At 1am this morning, I am tossing and turning, a mess of sweat and blood and tears. And tears. I cannot sleep. I have survived another week at work; kept my temper when unable to open any of the departmental doors one-handed; when shut out of my teaching lab for that reason; later – when asked why I wasn’t moving from the priority seat on the bus. I have wrestled the commute, been generous in meeting the students’ blank, bordering on mystified, faces. I am run-down, virus-ridden – of wool.
I need to sleep. I draw the duvet around me, try cocooning myself in its embrace. But it is no use. I am ten years-old again; through closed eyes, I cannot stop crying. I am crying because no matter how much I imagine that someone is holding me, under duvet, under water, under cuddly toy- I know that the reality is that they are not. No one has held me whilst I cry. Restrained me, yes – but not held me. At least- not in my living memory.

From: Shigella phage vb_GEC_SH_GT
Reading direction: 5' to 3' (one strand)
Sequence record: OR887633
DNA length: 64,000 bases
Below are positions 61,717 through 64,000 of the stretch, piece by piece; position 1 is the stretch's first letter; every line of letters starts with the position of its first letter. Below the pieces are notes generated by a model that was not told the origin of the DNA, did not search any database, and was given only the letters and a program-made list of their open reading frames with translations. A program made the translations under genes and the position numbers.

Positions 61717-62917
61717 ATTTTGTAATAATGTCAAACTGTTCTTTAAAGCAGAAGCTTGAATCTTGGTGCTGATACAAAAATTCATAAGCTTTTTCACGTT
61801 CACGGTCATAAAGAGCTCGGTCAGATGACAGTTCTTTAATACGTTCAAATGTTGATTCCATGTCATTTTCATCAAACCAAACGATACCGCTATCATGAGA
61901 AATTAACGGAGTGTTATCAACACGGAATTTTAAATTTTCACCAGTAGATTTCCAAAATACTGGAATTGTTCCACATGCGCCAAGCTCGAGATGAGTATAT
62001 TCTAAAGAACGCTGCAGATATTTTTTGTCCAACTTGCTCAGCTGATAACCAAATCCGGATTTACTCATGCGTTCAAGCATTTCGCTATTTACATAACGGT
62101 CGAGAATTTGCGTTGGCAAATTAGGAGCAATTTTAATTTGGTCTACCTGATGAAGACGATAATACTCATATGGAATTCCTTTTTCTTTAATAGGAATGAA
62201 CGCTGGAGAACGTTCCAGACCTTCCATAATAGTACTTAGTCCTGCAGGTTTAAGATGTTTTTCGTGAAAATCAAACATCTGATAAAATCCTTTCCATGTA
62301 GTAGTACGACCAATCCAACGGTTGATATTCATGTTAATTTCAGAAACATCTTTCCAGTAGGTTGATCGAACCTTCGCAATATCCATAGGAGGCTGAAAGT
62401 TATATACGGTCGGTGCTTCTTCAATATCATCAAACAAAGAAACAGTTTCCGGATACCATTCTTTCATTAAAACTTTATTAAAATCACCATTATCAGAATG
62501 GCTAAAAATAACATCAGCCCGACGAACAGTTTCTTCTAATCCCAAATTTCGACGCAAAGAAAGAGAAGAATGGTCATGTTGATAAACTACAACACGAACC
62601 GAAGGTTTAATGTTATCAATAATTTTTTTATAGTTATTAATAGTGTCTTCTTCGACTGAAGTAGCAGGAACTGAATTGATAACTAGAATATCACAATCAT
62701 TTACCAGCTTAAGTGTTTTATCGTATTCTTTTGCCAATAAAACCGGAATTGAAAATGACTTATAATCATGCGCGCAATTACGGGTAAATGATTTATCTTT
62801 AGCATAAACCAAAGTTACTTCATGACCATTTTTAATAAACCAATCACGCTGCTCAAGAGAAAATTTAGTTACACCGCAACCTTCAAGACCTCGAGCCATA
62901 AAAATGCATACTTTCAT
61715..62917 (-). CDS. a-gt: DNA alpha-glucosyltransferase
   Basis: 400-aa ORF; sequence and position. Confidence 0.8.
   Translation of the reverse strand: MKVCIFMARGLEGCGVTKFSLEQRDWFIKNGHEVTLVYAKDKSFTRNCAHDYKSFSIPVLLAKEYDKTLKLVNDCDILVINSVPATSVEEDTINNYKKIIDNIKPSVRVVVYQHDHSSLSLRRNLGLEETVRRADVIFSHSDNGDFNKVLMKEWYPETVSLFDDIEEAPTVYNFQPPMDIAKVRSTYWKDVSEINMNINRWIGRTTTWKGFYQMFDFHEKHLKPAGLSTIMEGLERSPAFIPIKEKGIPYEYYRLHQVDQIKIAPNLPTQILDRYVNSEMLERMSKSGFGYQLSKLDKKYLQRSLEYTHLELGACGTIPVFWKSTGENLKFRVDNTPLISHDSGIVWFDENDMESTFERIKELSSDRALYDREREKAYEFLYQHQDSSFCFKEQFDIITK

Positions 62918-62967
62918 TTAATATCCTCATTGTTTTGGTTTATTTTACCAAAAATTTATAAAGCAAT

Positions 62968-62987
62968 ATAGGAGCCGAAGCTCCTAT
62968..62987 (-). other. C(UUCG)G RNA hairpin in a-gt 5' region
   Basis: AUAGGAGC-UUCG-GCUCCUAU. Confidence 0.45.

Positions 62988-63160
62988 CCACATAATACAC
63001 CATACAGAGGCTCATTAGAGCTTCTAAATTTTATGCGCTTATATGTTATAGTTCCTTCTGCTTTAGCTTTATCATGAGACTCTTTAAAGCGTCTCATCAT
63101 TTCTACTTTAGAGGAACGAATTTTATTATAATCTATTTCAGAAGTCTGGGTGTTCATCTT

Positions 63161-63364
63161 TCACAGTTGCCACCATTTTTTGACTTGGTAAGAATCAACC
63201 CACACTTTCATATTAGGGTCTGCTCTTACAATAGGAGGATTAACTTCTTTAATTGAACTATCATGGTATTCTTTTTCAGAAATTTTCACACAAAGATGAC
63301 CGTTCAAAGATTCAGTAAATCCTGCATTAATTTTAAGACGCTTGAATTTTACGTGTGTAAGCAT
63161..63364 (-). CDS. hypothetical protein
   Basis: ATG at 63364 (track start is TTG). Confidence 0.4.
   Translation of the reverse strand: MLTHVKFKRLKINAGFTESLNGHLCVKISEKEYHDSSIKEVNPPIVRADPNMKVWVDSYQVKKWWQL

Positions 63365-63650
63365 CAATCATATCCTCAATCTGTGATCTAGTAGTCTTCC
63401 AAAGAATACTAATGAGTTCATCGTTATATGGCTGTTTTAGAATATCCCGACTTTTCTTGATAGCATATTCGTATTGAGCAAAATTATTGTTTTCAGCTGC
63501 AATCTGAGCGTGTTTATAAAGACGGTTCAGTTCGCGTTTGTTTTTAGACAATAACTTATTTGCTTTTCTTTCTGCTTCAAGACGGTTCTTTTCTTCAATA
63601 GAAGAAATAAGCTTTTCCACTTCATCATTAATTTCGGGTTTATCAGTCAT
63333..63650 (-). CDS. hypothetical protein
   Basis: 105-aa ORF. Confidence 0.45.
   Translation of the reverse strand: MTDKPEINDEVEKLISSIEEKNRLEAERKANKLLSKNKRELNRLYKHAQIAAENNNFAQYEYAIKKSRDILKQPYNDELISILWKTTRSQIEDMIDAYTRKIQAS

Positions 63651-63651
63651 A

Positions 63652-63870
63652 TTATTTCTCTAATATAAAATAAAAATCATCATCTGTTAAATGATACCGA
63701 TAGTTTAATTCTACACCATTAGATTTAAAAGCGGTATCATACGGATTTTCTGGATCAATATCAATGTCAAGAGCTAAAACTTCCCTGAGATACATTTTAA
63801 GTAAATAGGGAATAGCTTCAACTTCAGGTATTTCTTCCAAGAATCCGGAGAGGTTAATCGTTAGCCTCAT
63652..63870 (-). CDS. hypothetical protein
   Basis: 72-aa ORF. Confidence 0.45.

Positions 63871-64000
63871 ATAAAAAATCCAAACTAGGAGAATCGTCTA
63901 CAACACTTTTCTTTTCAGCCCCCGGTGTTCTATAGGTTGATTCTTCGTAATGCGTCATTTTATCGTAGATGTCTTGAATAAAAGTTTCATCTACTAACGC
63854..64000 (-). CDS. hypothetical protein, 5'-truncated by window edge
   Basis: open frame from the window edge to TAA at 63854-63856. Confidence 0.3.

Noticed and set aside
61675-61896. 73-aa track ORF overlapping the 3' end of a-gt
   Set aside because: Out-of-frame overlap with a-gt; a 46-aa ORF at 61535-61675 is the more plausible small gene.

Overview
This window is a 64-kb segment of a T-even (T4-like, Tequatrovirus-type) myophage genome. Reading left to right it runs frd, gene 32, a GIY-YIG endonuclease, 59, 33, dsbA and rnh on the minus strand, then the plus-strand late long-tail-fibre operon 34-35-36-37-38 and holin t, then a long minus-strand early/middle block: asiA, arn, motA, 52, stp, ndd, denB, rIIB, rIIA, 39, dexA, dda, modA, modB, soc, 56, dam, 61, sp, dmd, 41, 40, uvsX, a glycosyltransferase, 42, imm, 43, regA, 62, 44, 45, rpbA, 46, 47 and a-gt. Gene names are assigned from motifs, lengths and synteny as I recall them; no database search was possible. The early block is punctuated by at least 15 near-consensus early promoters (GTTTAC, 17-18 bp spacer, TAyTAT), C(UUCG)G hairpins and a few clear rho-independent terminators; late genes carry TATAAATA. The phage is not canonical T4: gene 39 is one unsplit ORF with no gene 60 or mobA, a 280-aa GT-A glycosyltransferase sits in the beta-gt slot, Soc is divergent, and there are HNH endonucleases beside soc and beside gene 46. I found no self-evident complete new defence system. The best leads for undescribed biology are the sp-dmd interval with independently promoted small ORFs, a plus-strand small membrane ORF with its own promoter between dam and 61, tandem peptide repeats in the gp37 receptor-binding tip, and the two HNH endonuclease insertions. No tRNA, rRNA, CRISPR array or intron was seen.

I remember crying, bent double in physical agony, with the professionals. But they do not touch you. They’re probably not allowed to touch you. I want there to be someone there now, in the early hours of the morning. But there is not. I am alone in my bed, alone in my flat. I don’t blame others; I don’t want to be with me either.
This is the paradox. I know I should not die because it would cause other people to hurt. But, in not dying, I cannot find a way to end my hurt. Four comorbid diagnoses later, the AMHT can’t find a way either. These days, it seems, unless I am distracted with students, with research work, I am hurting, hurting, hurting.
How much more must I hurt? How much longer? Will anyone ever be there physically, to hold me in it?